The Electrical Trades Union (ETU) is calling for an independent review of Australia’s National Electricity Market (NEM) following the Australian Energy Market Operator’s (AEMO) intervention to temporarily take over national energy supplies in June 2022.

With wholesale energy prices surging last month due to high coal and gas prices driven by the war in Ukraine and approximately 25 per cent of Australia’s coal power stations offline, the AEMO took the reins of the NEM to stabilise the market, set administered prices for wholesale power, and control power generation plants to protect consumers and businesses.

In light of this unprecedented action, the ETU is calling for closer scrutiny of the NEM.

“The ETU has been sounding the alarm about the NEM for years,” says ETU acting national secretary Michael Wright. “This vindicates our long-held concerns that the market is broken and beyond repair.

“The current regulatory system fails us during the good times, with rampant profiteering and price gouging, and fails us when times are bad. It’s the result of almost a decade of wilful neglect from a Coalition government.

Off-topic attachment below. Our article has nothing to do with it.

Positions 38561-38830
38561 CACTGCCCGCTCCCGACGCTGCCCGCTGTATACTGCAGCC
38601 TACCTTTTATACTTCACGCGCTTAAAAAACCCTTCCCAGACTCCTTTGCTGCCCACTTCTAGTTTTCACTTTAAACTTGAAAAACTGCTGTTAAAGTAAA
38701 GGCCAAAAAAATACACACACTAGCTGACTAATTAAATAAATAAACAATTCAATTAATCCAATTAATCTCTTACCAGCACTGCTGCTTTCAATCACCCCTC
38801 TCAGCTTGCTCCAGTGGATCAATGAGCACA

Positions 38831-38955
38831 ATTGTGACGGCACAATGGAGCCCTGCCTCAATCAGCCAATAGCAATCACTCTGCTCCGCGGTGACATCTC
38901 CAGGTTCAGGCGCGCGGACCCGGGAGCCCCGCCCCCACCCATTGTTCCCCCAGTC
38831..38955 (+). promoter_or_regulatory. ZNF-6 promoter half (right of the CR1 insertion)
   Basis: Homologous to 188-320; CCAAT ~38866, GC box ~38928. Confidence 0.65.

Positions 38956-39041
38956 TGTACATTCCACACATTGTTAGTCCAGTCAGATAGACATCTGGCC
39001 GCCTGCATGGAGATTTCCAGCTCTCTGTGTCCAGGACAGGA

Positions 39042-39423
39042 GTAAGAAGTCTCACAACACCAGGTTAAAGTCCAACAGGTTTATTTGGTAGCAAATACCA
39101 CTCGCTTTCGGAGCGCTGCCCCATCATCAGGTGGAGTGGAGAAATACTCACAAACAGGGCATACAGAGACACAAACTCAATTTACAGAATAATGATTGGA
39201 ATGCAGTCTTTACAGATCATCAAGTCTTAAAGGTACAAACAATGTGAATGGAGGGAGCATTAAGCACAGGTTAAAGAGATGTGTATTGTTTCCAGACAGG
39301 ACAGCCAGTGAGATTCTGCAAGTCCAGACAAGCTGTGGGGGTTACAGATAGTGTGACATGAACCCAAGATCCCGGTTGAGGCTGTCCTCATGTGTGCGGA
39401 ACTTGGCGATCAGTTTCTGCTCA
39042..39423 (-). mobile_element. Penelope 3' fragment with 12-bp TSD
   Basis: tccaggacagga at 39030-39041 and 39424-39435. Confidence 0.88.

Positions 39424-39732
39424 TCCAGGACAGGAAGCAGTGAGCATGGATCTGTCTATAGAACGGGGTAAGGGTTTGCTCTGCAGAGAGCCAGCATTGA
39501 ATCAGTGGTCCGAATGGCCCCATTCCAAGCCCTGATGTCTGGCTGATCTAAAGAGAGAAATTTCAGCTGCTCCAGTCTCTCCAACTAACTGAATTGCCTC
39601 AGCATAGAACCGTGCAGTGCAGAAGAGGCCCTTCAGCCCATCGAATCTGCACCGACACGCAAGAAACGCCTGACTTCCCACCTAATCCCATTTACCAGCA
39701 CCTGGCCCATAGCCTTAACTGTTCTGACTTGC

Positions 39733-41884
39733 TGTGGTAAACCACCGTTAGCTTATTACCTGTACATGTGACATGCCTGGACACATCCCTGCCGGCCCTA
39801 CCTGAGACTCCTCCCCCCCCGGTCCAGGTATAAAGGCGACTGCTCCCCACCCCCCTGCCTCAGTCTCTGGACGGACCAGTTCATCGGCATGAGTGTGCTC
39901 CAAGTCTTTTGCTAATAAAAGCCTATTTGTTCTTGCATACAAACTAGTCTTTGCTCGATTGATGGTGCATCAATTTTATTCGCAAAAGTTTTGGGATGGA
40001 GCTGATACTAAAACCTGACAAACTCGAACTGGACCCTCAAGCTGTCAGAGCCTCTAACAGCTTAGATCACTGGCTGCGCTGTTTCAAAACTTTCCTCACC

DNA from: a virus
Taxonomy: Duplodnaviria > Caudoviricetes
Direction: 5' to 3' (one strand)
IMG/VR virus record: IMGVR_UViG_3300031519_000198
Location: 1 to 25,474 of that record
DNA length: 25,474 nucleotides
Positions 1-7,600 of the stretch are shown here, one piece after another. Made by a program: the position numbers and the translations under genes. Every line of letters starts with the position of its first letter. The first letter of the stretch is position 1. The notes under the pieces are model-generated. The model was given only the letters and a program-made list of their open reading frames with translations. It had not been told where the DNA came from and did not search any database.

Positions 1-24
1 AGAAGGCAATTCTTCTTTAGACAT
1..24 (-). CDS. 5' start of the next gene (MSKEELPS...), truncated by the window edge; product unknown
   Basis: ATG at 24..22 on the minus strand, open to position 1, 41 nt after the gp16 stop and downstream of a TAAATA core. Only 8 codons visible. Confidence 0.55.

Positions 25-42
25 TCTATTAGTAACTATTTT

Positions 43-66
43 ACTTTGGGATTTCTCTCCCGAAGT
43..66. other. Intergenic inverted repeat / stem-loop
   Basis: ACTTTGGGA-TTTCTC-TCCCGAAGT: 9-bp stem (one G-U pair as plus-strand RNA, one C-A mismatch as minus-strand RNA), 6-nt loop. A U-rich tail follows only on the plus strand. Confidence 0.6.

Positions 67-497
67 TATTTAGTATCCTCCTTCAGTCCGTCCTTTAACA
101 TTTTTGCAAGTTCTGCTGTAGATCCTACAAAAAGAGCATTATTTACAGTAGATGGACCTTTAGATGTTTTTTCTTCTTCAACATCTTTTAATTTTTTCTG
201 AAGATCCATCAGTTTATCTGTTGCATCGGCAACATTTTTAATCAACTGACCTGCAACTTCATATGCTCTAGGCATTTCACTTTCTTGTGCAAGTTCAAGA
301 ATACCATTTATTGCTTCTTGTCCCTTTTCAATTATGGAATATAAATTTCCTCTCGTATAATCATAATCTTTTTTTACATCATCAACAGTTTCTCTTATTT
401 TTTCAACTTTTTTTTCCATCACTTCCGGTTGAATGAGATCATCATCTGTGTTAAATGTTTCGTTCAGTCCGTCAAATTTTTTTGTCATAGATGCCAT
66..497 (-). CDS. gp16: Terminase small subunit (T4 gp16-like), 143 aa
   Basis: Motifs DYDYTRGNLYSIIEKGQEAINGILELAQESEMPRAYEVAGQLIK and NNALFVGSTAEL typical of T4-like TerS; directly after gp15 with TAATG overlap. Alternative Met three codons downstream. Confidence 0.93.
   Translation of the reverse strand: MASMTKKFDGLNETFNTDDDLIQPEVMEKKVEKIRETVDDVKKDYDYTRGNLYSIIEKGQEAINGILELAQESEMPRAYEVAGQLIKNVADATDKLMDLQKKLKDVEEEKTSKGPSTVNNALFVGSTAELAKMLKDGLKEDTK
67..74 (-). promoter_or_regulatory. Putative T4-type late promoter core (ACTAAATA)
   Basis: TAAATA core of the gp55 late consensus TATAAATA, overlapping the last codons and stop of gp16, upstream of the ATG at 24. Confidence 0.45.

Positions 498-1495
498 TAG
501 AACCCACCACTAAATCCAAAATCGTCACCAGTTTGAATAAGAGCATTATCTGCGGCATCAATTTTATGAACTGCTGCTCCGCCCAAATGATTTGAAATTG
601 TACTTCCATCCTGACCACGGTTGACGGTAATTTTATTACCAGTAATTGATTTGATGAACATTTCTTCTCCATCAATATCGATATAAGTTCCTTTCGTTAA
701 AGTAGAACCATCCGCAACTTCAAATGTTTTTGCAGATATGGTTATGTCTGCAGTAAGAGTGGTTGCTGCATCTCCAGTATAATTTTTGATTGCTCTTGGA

“The experiment in synthetic markets – trying to deliver essential public services through profit-motivated, tax avoiding multinational energy corporations – has failed shockingly.

“Gas and coal companies prioritising the export market is just a symptom of a problem, not the cause. The cause is complete regulatory failure.”

Wright says Prime Minister Anthony Albanese and Minister for Energy Chris Bowen now have a clear mandate to order an urgent review of the NEM.

“We cannot return to the status quo,” he says. “By AEMO’s decision to take back control of Australia’s power generation, the state is the only reliable authority which should be allowed to operate such an essential public service.

“A national review must consider how to remove the dead wood of rampant financialisation and short-termism that now dominates the NEM, which is placing a huge brake on the energy sector’s capacity to improve productivity and efficiency.

“It must also consider the regulatory and policy barriers to building and maintaining a fit-for-purpose energy network by ensuring the full and fast implementation of the government’s Powering Australia policy as the only sensible roadmap out of this mess.”